To many of us, it now seems technology can and is very much being used to maintain the unequal relation between government and people. What might save us is not so much activism for digital rights, but what we had in that constitutional movement, which was not a tech movement, but a movement fighting for a multi-party state and a more plural society; one with a broader civic space and more public debate.

Q: Tell us a bit about your work around digital identity. How did you get involved with this topic?

I had the fortune of being an observer of two elections, called in to specifically look at the use of tech. This drew my attention to how political actors were leveraging tech more and more. At first it involved sending SMS messages to potential voters ahead of the election. Then, resources started being allocated to collecting data in the periods between elections. Kenyans are typically quite vocal about politics. And public reps started getting more interested in gathering data from social media. This made me curious to think about where this might be going. 

Q: What would you say has changed since those days?

The government now requires you to get a digital ID with biometrics and all. This includes fingerprints, iris scan, facial photo and even an ear lobe scan (which is a curious component given many tribes elongate their lobes). The assumption is that these features are unique to a person, allowing the system to record the relationship between a person and the government from birth to death. When you add biometrics to the fact that people use phones that are constantly tracking location, and that many people use mobile payments, and that we have to register the phone cards, it means that a massive amount of very granular data about individuals is being collected constantly, and that social relationships are set to radically change because of this.

What is more, Covid accelerated the process of roll-out and adoption. To get a vaccine you need to have a digital ID. Of course there are advantages to this type of system, but it makes you wonder about the cost, and how these things were managed in the past, before intensive use of these tracking techniques.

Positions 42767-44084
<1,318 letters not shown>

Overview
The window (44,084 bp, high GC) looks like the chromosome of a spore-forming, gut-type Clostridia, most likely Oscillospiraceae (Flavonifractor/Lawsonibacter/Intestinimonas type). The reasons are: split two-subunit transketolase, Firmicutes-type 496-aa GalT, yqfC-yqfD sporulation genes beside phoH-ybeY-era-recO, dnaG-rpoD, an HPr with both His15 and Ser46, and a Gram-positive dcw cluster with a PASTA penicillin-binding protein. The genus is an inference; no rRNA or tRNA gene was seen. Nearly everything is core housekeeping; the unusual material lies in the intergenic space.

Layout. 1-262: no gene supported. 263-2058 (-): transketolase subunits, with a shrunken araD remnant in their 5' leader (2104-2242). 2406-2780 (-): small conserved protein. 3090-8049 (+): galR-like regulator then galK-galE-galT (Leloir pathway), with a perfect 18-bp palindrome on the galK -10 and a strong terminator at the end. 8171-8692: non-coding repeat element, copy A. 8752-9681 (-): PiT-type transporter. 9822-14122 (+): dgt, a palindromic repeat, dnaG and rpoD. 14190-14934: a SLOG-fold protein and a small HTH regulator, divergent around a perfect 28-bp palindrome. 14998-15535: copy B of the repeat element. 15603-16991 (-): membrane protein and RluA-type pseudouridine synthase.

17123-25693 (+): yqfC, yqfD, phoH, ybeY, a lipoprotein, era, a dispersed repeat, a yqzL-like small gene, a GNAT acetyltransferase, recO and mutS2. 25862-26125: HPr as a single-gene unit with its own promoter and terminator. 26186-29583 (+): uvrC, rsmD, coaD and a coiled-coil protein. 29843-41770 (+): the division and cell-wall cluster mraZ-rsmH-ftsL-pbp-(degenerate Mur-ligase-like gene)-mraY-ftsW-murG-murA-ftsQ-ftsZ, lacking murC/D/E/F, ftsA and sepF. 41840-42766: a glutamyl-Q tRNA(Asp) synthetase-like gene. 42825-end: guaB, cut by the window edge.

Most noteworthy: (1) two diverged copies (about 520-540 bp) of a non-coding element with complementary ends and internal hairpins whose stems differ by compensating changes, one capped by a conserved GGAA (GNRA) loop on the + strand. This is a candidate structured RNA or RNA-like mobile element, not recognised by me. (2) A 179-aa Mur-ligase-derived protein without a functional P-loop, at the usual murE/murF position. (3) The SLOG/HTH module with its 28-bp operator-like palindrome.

There seems to be a drive to adopt these systems without a proper assessment of the needs. It often seems that these systems exist and it somehow follows that they therefore should be adopted. The issue of how such needs were conceptualized has happened in a separate forum, inaccessible, secret, and it’s now just about adopting. 

Q: What can we learn from the past?

Looking into the past, it becomes evident that, like in other battles, there are issues that get silenced. People working on ecosystems and environmental rights are concerned with the energy required for all this system to run. All the steps that are needed prior to any digital interaction, and then all the places where subsequent interactions get recorded, copied and replicated. It seems like an immense amount of energy. People raising these questions are being silenced, as are the africanists who question the coloniality of this process. And they are being silenced by the same digital means. The decoloniality movement is asking why we have to be consumers in all eras; why we never get a seat at the table. There’s the risk of not getting to shape the tech and the system it creates, but also the harm of not getting a fair share of the benefits of the system that is currently in place. We have so many young people who have a stake in the future, but they seem to only afford a slot at the margins of that future. 

Q: In what ways do you think the process of datafication is currently affecting human rights practitioners? What are some ways in which this process might evolve in the next ten years?